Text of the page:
Following an instruction to all teams from the race stewards that they must start the race on full wet weather tyres, both the Ferraris began the race on intermediate rubber.
But even without the stewards’ order, surely full wet tyres was the only realistic option given the conditions?
Faced with heavy rain at the Japanese Grand Prix the stewards took the unusual step of ordering teams to use the full ‘extreme’ wet weather for the start of the race.
Renault’s Pat Symonds revealed the instruction was given unusually late – at 12.15 local time, a quarter of an hour after teams must set their fuel levels (on cars that qualified outside the top ten).
But Ferrari claimed sporting director Stefano Domenicali received the message even later – at 13.37.
Teams were warned they would be black-flagged if they did not start the race on full wet tyres. Ferrari were spared disqualification when they informed the steward had given them the message too late.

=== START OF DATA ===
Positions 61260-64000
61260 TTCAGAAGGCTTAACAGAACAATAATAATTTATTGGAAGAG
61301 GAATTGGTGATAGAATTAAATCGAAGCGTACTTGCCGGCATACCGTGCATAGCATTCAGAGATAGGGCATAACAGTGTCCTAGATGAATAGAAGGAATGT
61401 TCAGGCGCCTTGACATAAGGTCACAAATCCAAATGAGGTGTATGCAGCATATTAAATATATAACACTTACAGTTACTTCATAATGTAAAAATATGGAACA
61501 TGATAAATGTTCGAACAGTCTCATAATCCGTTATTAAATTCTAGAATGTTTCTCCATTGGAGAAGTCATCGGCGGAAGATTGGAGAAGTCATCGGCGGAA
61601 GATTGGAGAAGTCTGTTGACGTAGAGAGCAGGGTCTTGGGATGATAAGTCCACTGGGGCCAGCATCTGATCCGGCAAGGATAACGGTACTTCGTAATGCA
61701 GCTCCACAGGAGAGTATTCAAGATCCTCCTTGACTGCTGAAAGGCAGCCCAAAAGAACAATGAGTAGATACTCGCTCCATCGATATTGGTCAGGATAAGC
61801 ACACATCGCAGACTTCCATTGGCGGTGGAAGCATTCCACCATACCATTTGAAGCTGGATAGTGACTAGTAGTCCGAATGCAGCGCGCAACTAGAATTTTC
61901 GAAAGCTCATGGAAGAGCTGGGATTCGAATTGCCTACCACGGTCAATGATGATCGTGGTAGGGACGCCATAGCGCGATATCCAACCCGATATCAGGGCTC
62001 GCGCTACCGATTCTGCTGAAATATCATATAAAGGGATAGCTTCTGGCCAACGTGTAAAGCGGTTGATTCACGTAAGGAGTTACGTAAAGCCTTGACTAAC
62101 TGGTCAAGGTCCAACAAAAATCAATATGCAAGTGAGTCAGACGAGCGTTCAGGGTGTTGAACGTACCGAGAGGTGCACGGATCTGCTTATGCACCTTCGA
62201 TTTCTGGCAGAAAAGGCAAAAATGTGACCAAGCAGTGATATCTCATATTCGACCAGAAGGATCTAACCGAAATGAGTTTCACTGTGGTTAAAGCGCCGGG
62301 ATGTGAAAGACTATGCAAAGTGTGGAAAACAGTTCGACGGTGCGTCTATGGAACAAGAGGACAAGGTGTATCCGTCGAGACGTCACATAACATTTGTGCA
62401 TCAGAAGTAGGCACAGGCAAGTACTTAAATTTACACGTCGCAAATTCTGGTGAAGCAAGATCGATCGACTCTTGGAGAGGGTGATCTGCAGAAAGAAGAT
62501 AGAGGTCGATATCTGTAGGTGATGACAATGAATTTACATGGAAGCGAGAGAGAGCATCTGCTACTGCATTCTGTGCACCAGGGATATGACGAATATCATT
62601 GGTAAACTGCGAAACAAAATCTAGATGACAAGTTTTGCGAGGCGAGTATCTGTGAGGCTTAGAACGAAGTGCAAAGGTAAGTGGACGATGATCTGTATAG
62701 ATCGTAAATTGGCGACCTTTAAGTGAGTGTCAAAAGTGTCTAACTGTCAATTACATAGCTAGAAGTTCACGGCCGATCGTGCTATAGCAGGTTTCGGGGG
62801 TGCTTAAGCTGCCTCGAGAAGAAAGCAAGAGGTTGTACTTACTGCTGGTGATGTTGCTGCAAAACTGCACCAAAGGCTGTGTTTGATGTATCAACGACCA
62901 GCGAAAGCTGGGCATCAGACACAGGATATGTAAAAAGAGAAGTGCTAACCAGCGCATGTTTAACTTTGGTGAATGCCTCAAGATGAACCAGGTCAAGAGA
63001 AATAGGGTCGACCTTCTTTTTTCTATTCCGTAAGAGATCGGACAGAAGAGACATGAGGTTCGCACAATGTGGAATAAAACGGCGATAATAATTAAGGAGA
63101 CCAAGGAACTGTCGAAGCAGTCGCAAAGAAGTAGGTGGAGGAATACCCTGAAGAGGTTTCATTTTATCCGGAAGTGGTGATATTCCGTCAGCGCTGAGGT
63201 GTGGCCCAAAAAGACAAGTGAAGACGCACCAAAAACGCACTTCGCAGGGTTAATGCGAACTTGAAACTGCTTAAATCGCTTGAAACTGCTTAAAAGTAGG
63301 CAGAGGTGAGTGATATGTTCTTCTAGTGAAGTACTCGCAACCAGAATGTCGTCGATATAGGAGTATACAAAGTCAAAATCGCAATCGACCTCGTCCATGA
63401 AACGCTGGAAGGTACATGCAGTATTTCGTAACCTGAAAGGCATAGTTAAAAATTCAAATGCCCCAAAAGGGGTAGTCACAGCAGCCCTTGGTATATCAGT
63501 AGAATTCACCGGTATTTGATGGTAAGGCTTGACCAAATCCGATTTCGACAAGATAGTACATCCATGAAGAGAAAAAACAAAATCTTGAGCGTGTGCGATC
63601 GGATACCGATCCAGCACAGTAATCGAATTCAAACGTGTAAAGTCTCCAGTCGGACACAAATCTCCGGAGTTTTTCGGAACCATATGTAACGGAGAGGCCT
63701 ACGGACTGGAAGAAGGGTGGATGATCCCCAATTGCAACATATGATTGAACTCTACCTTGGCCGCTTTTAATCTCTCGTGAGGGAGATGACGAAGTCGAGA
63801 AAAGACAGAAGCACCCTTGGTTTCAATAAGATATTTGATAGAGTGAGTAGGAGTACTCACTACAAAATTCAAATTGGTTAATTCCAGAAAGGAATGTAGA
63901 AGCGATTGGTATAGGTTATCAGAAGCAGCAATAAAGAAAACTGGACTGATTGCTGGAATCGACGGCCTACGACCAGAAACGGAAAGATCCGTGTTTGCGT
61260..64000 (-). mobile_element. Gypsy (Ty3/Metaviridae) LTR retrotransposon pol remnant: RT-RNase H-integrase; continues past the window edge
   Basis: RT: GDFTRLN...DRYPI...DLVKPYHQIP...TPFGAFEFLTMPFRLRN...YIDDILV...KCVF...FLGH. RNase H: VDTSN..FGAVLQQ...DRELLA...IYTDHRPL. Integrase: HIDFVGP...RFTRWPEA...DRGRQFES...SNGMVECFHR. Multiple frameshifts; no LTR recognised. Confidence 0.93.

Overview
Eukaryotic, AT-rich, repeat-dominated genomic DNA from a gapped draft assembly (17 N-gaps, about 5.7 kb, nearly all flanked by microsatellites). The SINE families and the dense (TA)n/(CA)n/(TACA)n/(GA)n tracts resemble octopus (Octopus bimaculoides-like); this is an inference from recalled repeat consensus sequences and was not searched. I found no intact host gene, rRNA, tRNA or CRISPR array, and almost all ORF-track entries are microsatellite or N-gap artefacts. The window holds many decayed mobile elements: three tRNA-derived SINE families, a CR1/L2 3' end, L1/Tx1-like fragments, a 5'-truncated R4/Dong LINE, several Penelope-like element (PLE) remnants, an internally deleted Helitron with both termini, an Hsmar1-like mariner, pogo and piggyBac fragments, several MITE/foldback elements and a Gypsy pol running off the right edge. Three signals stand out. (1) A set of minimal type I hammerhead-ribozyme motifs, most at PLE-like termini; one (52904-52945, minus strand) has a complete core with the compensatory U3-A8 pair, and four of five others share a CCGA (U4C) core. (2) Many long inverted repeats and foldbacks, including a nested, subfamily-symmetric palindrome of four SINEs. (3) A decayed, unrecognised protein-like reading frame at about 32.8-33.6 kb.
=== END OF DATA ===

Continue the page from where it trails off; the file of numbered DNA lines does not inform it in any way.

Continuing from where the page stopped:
All the same, its somewhat surprising that Ferrari chose to start the race on intermediate tyres given how wet the track was.
It’s likely that they were expecting the race would not be started until the track had begun to dry – which is a tactic Ferrari have exploited before. But this time the rain stayed heavy and the track never dried.
Their drivers fell to the back of the field after the mistake and recovered to finish third (Raikkonen) and sixth (Massa). But Massa’s championship hopes are over and Raikkonen is now 17 points adrift with 20 available.
- Japanese GP 2007 review – Mighty Hamilton takes crucial win
- Championship standings after the Japanese GP
- Autosport.com – Tyre confusion costs Ferrari at Fuji (external)
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